Maria Gerschutz, PhD, an applied research engineer for
Ohio Willow Wood, explored the effects of common over-design techniques in a
study, presented at the 2011 Academy Annual Meeting and Scientific Symposium.
According to Gerschutz, much of the variability in socket performance is
related to poor control processes that can lead to over-design.
“In my opinion,
computer aided design/computer aided manufacturing (CAD/CAM)
systems can significantly reduce the number of error variation in socket design
variations which will affect fit function,” she told O&P
Business News. “In our study, we specifically focused on the use of
CAD/CAM systems, which eliminated some of the many variables that can result in
variation in socket performance.”
There are numerous variations of socket design due to
lack of standardization. Michael Haynes, MS, a design engineer for Ohio Willow
Wood, described over-design as the creation of a socket so strong that it
becomes too bulky for the patient. A patient needs his or her socket to be
strong and accurately measured to ensure comfortability, but because there is
no standard for design and strength of a prosthetic socket, each practitioner
essentially creates his or her own standard for performance.
Whatever the standard, each provider must account for
this variation and performance by building a socket that will be more robust
than they would be typically comfortable with if they could tightly control the
behavior of the final product, according to Gerschutz.
“There is no standard in a field where there are
hundred or thousands of shops developing their own processes,” Haynes
said. “The majority does converge on something that works well for their
patients and it takes a great deal of care, skill and artistry. But if you
ordered a socket from 20 different shops, you will receive 20 different
For thermoplastic material, technicians take great care
in pulling hot plastic over the positive model to ensure the thickness
retention in the distal area. This technique increases the robustness of the
thermoplastic socket. Check sockets are typically wrapped in fiberglass.
Commonly, prosthetic components are subjected to international standards —
ISO 10328. However, that standard does not include prosthetic sockets. In order
to conduct this study, Gerschutz and Haynes evaluated carbon and co-polymer
sockets using ISO 10328. In the study, impact energy was analyzed for the
effect of thickness, and diagnostic sockets were compared according to static
Gerschutz found that the stiffer, thicker material led
to a higher probability of brittle failure, which creates a balancing act
between strength and failure mode. This is an interesting finding because most
sockets are overbuilt to compensate for the many variances associated with
“The amount of variability surprised me a little
bit,” Haynes said. “I expected carbon sockets to be stronger than
they were. The general perception of carbon is that it is so incredibly strong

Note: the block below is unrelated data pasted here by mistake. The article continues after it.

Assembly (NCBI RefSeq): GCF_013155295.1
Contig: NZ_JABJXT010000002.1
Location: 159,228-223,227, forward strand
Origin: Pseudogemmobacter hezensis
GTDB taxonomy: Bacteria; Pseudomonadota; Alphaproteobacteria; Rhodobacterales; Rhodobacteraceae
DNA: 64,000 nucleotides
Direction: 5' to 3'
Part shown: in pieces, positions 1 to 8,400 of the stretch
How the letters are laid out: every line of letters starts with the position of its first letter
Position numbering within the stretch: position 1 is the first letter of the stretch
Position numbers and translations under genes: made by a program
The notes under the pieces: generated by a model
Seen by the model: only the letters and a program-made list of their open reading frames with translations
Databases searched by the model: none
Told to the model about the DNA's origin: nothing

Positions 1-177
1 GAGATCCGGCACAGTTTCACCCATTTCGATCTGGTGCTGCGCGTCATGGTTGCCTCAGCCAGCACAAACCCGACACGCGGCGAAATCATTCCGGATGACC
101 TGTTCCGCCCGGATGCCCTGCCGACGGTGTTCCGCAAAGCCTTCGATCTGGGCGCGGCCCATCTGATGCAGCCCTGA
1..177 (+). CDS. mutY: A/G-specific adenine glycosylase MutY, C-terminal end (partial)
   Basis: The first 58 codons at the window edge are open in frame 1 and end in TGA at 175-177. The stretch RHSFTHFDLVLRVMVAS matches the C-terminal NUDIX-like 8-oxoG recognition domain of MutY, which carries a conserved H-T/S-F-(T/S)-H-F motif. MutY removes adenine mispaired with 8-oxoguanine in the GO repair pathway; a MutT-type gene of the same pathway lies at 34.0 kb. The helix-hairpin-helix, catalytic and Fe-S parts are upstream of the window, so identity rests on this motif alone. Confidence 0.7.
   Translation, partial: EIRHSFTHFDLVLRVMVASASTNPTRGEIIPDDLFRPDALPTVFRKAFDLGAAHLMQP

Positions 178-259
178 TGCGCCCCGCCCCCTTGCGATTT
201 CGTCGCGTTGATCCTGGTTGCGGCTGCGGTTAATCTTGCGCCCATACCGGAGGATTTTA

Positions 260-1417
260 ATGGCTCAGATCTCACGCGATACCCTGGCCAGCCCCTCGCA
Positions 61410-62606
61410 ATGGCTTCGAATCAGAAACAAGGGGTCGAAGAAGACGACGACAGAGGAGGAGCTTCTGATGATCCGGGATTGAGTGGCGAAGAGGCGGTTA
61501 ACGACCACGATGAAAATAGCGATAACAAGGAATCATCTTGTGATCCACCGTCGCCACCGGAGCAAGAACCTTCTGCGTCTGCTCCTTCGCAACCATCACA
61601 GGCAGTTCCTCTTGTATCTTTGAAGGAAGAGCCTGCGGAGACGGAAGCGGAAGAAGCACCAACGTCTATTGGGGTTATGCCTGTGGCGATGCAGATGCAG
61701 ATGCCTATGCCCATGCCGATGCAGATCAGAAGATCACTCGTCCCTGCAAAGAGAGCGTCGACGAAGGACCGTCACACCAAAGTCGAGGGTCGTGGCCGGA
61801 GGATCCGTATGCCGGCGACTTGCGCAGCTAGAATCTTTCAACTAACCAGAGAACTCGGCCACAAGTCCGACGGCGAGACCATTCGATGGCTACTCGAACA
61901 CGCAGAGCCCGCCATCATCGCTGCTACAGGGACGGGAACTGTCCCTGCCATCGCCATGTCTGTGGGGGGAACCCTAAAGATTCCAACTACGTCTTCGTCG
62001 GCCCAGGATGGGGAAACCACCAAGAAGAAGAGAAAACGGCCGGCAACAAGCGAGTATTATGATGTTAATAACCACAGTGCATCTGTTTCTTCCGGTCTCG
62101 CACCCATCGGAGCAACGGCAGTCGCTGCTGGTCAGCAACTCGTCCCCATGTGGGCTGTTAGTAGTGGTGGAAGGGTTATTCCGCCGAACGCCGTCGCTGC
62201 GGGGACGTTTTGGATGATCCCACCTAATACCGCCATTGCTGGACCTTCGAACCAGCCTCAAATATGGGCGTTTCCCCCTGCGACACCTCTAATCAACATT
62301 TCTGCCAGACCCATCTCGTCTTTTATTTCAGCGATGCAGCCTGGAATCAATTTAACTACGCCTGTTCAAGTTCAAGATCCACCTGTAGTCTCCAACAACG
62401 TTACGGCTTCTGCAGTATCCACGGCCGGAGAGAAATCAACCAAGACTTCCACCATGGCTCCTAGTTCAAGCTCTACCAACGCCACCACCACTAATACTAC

that it could never fail and if you look at the test results, they did pretty
well, but not as well as expected. Another material that was tested and was a
bit of an eye opener was the co-polymer socket. They are typically used for a
definitive socket. We always think of check sockets as strength challenged. But
the co-polymers we thought would be stronger as well.”
New technology advancements may be warranted, according
to the study. Gerschutz and Haynes are working on ways to test and compare
materials and practices used to make sockets. She will be presenting on a pilot
study, which focuses on static strength of check sockets, co-polymer sockets
and definitive laminated sockets at the American Orthotic and Prosthetic
Association meeting in Las Vegas in September.
Gerschutz has also worked on a larger study that
characterized the variances typically in clinical practice. She examined a
large number of sockets from a larger number of sources. That study has been
completed and is awaiting publication.
“We feel this information will provide a foundation to not only
evaluate the current processes being used to provide patients with sockets, but
also to discuss the appropriate levels of performance,” Gerschutz said.
“This will in turn, make it possible to evaluate future materials and
processes.” — by Anthony Calabro
I am glad that Ohio Willow Wood ran these tests and has
this documented because it is great to have these results down on paper.
However, the reason why we make these sockets so bulky is due to fear of
breakage and lawsuits.
I do agree that if you had 20 sockets go out, you will
receive 20 different sockets. But to play devil’s advocate, we also have
20 different patients and each one of them is going to need some mild
difference in design to their weight, height, scar tissue or other
considerations that come into play. This will result in different socket
We all strive for a certain thickness for these check
sockets. It is a balancing act to try to get them not too thick or not too
rigid, as well as not too thin so it breaks. I was surprised to see that the
carbon sockets do actually have a breaking point. We always feel as if they
will never break.
Ultimately, you have to go with what works for you. If
you are working with a large number of amputees and have a lot of volume,
CAD/CAM is probably the way to go because you are not wasting that time and
money. If you are a small shop and you are not working with a large number of
amputees, you will not see that benefit right away. Initially CAD/CAM is a big
financial investment. It’s best to go with what works for you, your
patient and your practice.
I do not feel this is black and white, but CAD/CAM is
probably the direction we all will be going in. It narrows that gap, so there
are not as many differences in socket designs, but we should keep in mind that
there are a wide variety of patients as well.
— Jeremy Crowell, BOCPO
fabrication manager, Hosmer Dorrance Corporation